Disclosing Lobbying Revenues: An Imprecise Practice

Posted February 24, 2004 at 6:06pm

When the Federalist Group merged its thriving lobbying practice with Republican veteran Wayne Berman last month, the firm’s partners said the deal would catapult the young lobby shop into the ranks of the Top 10 firms in Washington.

In announcing the merger, the partners said that adding the Federalist Group’s $5.6 million in annual lobbying revenues to Berman’s half-million-dollar book of business would create a $12 million enterprise.

Sound like Washington math? It is.

Under the Lobbing Disclosure Act of 1995, lobbying firms have broad discretion over what lobbying revenues they report to Congress each year.

As a result, a growing number of firms such as the Federalist Group can — legally — adjust their lobbying revenues upward to promote themselves, or downward to remain in K Street’s shadows.

The combined effect has made tracking Washington’s largest lobbying firms an increasingly imprecise art.

The problem stems from the 1995 lobbying law, which requires firms to report only the fees they receive from clients for lobbying Members of Congress on legislation.

“The Lobby Disclosure Act doesn’t include all kinds of work that firms do for clients,” said Kent Cooper of PoliticalMoneyLine.com.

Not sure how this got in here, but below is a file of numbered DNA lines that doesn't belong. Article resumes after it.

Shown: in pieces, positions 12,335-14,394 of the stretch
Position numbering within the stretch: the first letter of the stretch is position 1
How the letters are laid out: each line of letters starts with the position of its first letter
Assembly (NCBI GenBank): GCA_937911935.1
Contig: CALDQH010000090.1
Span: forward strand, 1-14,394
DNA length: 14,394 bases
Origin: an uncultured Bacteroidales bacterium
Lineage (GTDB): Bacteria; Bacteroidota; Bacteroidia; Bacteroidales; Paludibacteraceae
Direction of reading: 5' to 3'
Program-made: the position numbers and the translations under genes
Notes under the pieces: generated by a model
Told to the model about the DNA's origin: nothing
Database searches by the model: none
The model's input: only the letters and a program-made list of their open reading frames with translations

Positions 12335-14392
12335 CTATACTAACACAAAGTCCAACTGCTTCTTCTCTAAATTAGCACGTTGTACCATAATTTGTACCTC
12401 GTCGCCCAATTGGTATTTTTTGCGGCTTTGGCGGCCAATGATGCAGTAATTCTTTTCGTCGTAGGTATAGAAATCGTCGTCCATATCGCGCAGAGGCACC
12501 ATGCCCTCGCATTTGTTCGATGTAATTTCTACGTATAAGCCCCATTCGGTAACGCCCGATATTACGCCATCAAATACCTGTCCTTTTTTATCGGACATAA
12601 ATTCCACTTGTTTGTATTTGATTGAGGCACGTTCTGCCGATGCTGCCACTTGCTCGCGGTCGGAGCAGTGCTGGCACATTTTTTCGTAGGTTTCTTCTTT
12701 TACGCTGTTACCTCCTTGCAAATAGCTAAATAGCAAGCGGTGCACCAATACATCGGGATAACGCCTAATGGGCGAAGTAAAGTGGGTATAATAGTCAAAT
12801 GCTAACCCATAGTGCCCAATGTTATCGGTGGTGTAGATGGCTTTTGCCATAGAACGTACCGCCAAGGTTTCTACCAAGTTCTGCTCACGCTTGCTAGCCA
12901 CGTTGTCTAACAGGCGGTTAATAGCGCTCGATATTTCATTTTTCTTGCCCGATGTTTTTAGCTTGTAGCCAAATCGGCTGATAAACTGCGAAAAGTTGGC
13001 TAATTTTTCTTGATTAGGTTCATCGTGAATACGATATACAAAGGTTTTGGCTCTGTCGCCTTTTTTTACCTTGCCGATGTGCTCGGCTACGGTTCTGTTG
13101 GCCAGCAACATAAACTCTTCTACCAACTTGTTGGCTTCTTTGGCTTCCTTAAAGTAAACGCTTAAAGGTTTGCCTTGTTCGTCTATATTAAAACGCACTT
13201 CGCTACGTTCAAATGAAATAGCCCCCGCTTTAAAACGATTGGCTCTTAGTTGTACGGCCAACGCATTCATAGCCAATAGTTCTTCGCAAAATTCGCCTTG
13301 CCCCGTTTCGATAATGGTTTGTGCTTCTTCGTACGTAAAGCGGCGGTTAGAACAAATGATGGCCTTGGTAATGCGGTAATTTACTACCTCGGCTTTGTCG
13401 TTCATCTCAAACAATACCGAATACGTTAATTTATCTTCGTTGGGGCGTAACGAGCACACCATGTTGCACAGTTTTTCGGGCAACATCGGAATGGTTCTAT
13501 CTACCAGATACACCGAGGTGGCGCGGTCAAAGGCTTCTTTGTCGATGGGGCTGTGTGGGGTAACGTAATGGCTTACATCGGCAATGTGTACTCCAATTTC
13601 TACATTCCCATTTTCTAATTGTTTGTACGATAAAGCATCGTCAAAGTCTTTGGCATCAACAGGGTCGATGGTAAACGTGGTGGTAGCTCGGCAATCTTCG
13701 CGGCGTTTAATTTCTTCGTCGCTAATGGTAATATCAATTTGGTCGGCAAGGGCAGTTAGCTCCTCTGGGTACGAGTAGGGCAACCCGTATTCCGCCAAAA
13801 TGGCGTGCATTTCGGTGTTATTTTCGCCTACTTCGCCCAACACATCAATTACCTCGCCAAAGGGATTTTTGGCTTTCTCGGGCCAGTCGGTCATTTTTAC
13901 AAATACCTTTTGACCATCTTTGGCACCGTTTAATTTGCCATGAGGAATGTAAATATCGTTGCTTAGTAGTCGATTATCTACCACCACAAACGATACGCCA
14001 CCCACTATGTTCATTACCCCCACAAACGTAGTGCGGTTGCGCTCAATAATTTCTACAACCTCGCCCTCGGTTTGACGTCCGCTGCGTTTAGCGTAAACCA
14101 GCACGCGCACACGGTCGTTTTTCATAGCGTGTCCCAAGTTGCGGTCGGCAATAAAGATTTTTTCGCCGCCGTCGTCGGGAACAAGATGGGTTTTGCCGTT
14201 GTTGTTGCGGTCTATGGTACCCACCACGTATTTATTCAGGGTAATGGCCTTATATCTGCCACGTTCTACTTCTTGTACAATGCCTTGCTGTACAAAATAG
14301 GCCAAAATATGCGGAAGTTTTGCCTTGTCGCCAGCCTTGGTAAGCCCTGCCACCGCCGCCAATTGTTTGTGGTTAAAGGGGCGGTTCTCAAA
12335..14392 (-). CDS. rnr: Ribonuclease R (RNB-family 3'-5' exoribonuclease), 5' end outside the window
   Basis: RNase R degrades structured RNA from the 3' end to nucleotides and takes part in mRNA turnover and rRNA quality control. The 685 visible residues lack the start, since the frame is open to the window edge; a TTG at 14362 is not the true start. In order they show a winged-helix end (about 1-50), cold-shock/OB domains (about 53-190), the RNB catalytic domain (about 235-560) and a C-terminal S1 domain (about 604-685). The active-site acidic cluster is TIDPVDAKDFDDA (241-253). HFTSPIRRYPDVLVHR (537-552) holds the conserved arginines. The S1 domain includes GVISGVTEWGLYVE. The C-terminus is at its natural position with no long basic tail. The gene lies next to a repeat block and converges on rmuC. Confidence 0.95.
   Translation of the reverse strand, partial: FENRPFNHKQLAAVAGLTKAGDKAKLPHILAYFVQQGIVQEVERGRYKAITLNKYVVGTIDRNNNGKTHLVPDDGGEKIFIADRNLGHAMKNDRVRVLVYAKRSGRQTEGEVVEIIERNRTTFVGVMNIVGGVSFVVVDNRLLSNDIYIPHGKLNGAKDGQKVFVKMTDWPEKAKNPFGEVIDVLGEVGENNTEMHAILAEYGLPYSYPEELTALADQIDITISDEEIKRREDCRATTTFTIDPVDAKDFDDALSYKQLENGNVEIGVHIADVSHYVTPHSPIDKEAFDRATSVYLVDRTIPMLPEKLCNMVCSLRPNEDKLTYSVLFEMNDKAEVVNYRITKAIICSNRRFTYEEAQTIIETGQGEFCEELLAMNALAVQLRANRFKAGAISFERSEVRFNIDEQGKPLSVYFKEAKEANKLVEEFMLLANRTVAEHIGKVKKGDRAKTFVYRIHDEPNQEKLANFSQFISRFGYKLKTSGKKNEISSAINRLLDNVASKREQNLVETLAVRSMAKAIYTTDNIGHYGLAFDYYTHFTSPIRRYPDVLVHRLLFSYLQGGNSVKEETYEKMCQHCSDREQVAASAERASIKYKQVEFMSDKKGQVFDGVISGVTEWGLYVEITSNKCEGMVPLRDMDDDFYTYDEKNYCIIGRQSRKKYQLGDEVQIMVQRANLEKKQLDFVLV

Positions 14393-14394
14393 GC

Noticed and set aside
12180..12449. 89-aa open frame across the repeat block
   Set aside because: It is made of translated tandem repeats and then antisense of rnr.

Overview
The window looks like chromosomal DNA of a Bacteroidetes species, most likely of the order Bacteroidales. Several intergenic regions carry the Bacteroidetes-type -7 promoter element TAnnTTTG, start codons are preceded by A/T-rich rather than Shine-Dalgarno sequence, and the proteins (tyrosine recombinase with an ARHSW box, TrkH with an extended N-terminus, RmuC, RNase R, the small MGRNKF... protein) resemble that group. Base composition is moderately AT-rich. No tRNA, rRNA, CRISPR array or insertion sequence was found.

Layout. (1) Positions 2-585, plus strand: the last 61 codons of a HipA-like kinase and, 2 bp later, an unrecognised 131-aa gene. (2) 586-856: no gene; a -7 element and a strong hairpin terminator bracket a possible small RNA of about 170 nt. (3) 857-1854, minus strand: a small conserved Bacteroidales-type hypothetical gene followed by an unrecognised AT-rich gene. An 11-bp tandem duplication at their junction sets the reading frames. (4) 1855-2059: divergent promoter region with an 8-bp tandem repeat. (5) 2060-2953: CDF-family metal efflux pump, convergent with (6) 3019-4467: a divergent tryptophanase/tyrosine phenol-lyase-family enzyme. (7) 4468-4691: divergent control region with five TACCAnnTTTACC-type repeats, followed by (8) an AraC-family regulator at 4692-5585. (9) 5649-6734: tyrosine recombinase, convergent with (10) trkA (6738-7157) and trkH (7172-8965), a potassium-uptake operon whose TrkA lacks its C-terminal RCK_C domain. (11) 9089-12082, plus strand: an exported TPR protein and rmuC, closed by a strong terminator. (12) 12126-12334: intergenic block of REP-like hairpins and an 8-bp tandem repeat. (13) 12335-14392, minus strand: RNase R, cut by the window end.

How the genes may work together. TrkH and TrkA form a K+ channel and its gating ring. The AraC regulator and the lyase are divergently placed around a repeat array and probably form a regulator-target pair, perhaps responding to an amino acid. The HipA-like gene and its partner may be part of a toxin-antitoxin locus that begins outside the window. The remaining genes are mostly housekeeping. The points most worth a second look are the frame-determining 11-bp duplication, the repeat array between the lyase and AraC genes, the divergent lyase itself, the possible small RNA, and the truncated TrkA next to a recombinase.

Most Washington lobbying firms don’t disclose revenues they receive from lobbying certain federal officials, petitioning state governments, representing foreign countries and companies or organizing grassroots and public relations campaigns.

As a result, many lobbying firms believe that the figures required by the Lobbying Disclosure Act — which publications, including Roll Call, use to compile annual rankings — offer an inaccurate picture of K Street’s most successful firms.

For example, the $12.2 million in lobbying fees that the Dutko Group reported to Congress for 2003 made the firm the 11th largest shop of the year.

However, the Dutko Group took in a total of $19.9 million in lobbying fees when calculated to include proceeds from state-level lobbying, according to Steve Perry, the firm’s president.

Another influential Washington firm, the Livingston Group, reported $8.5 million in business.

However, figures filed with the Justice Department show that the firm and its president, former Rep. Bob Livingston (R-La.), earned an additional $2.3 million representing Turkey and Morocco.

In fact, lobbyists at nearly every lobbying firm on K Street say that they earn much more money than they report to Congress.

“Our footprint is much broader than what the [Lobbying Disclosure Act] numbers indicate,” said Scott Segal of Bracewell Patterson, which reported $5 million in revenues. “We don’t put as much water on the oar. We are very scrupulous about what we count as lobbying.”

Piper Rudnick, the sixth-ranked firm in 2003, reported $18 million in revenues to Congress for 2003.

However, managing partner John Merrigan said the firm pulled in closer to $50 million.

Meanwhile, Cassidy & Associates tumbled from the No. 1 spot on the ranking after it reported a $600,000 slide in revenues to $28.3 million in 2003.

But, Cassidy spokeswoman Aimee Steel said that total revenues for the firm actually rose to $33.6 million.

As for the new and improved Federalist Group, lobbyists at the firm say they will post $12 million in fees this year simply by disclosing more of the revenue that it already receives.

Said founding partner Stewart Hall: “Because people are keeping score, we might as well put some points on the scoreboard.”